The design rule was almost invariably the same: the building of political-administrative offices gave the height dominance to the ensemble, and the culture house of the general store introduced that of built-up mass. There existed few exceptions to the rule, which occurred in time: for example, at Focsani, the hotel prevails over the political-administrative edifice in the plaza; or the representative building looks like a horizontal blade with just a vertical accent on the campanile type (Vaslui, Galati).
     In the absence of complete documentation about Romania’s civic centers only partial conclusions can be drawn in any discussion on the matter. With the exception of the rather suspect, necessarily appreciative references to be found in  a few encomiastic books of the 1980s, there are no historical studies and, naturally, no critical notes on the relevant ample urban interventions. Notwithstanding the fact that they represent the showcase of Ceausescu’s architectural nationalism the studies made after 1989 did not address the matter either. The fact that many of the masterminds of these projects are with us, some even working, could suggest that there is still time to investigate all their ramifications, starting from the political command, going through the conception, approval and construction stages, down to the current stage. The last fifteen years changed their destination and architecture, sometimes decisively. Embarrassing monuments vanished, and others cropped up instead, just as awkward. Bucharest’s new civic center earned considerable attention and an international architecture contest. And yet, the Republic House itself remains perpetually under construction and repair, while the area around appears utterly derelict.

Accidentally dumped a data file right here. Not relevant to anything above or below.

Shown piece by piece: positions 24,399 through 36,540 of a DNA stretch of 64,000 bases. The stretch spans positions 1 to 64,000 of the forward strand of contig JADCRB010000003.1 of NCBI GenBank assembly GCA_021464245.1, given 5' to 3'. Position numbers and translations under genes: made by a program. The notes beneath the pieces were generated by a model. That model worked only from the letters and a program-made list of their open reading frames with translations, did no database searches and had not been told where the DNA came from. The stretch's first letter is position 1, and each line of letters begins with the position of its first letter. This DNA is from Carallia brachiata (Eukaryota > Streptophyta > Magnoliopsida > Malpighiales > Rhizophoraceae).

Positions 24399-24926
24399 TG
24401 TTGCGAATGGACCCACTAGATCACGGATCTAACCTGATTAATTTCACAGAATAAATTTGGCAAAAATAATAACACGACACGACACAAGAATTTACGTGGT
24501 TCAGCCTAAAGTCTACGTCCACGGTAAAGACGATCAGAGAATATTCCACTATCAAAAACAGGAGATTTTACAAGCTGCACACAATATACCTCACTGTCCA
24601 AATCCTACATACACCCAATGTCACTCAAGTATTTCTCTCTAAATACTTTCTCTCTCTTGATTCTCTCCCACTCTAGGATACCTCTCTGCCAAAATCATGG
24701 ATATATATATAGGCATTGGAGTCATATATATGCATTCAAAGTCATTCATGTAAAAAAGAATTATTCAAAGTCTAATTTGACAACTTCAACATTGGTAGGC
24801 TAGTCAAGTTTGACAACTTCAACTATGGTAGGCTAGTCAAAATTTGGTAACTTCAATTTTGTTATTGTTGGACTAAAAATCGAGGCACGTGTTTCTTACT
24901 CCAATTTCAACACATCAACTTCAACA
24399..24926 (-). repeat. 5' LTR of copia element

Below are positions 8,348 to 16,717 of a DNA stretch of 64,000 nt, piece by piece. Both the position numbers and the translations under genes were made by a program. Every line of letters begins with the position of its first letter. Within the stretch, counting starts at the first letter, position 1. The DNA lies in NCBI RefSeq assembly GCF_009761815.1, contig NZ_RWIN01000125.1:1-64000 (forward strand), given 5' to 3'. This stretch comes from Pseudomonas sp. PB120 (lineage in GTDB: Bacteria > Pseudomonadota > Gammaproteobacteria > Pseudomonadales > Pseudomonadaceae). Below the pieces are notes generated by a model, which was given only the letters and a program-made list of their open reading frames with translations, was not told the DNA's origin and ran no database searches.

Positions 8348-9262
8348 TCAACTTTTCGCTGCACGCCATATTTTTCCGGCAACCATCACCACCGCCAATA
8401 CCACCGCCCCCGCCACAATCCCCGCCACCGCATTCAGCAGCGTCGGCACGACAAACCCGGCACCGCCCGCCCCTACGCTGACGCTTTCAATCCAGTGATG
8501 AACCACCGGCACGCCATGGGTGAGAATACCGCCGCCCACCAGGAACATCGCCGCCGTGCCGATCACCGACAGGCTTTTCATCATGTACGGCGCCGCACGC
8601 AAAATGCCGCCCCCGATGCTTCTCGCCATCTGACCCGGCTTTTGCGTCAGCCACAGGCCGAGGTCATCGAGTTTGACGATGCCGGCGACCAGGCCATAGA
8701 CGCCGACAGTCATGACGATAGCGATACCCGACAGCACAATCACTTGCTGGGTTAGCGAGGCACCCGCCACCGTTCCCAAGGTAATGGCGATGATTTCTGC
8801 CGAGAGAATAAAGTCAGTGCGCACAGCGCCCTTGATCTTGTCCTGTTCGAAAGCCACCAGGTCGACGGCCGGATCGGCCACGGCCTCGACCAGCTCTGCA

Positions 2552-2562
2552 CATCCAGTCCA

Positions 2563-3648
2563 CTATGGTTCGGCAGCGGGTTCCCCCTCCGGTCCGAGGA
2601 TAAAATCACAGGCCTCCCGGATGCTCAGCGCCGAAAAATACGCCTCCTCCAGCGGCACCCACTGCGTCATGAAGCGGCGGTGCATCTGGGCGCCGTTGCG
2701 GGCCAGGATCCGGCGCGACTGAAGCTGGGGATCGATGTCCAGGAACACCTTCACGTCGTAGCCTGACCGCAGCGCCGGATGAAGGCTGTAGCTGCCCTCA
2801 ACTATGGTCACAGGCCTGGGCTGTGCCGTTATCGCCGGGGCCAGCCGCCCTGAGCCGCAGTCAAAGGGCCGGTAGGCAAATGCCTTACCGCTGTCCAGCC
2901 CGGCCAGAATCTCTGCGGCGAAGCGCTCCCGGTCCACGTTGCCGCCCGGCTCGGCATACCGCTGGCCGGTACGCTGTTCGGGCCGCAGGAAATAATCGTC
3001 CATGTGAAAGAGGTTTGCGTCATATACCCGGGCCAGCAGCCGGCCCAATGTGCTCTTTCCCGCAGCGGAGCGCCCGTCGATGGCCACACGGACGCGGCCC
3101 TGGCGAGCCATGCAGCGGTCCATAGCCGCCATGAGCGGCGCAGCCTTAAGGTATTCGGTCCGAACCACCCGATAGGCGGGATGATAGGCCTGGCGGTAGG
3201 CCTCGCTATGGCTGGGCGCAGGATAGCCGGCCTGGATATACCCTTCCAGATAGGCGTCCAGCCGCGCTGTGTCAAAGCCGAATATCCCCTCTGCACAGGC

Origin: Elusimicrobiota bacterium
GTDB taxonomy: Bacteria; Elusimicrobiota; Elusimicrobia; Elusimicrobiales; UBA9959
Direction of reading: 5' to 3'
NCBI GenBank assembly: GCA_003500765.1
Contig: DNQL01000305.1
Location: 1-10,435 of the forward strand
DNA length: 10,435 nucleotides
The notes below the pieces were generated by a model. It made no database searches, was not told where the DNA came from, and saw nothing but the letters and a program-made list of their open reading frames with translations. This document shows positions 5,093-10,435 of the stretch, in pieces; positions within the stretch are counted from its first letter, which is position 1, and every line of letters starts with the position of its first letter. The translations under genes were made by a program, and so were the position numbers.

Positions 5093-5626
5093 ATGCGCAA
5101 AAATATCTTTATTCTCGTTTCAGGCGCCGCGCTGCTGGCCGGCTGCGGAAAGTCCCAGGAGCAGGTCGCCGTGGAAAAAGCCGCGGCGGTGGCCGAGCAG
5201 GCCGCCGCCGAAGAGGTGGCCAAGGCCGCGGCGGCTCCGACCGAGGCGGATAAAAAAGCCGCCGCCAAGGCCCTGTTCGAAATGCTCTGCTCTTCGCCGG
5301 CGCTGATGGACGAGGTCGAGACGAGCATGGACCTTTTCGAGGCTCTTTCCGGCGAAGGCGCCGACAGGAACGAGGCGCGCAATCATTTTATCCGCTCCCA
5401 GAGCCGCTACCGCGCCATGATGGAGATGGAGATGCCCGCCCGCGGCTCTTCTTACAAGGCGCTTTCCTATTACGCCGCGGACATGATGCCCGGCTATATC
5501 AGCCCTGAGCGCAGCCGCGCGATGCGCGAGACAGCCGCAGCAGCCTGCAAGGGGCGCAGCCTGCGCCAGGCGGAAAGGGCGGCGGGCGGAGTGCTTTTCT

[1] References to Chandigarh are often obvious in town halls and the near-by culture houses, such as that of Ploiesti.
[2] Oral anecdotes recounted by his collaborators explain the elevated campanile tower (and inadequate) shape of the RCP headquarters by two of Porumbescu’s theories: the reason why Romanian architecture does not feature campaniles is because the Romanian people had to defend Christianity from the Turks, and therefore had not time to build monumental structures. Second, a lofty tower could be seen from neighboring Hungary.
[3]     From this point of view things reached a perverse high in Bucharest where Anca Petrescu claims that she used decorative motifs from the  Vacaresti Monastery to adorn the Republic House, putting the biggest Christian Orthodox church in the Balkans, demolished in the 1980s under the umbrella of the same mega-project of Ceausescu’s.
[4] The case of Sighisoara, a medieval Transylvanian Saxon citadel, still inhabited, is extremely relevant since the project of  a new political-administrative “agora” was masterminded by Anca Petrescu, chief architect of the Republic House in Bucharest. Discussions for and against this project, completely ready in 1989, continued long after that date since it enjoyed the support – paradoxically, we would say today – of the local post-communist authorities, who wanted to destroy their heritage in order to have their own version of a Grand House and plaza for parades.
[5] Worth mentioning is the fact that although dormitory districts were massively put up in Bulgaria, too, the medieval centers of the towns stayed relatively intact so that today Bulgaria has a head start in the cultural tourism competition compared to their Romanian counterparts.
 

Augustin Ioan, 2017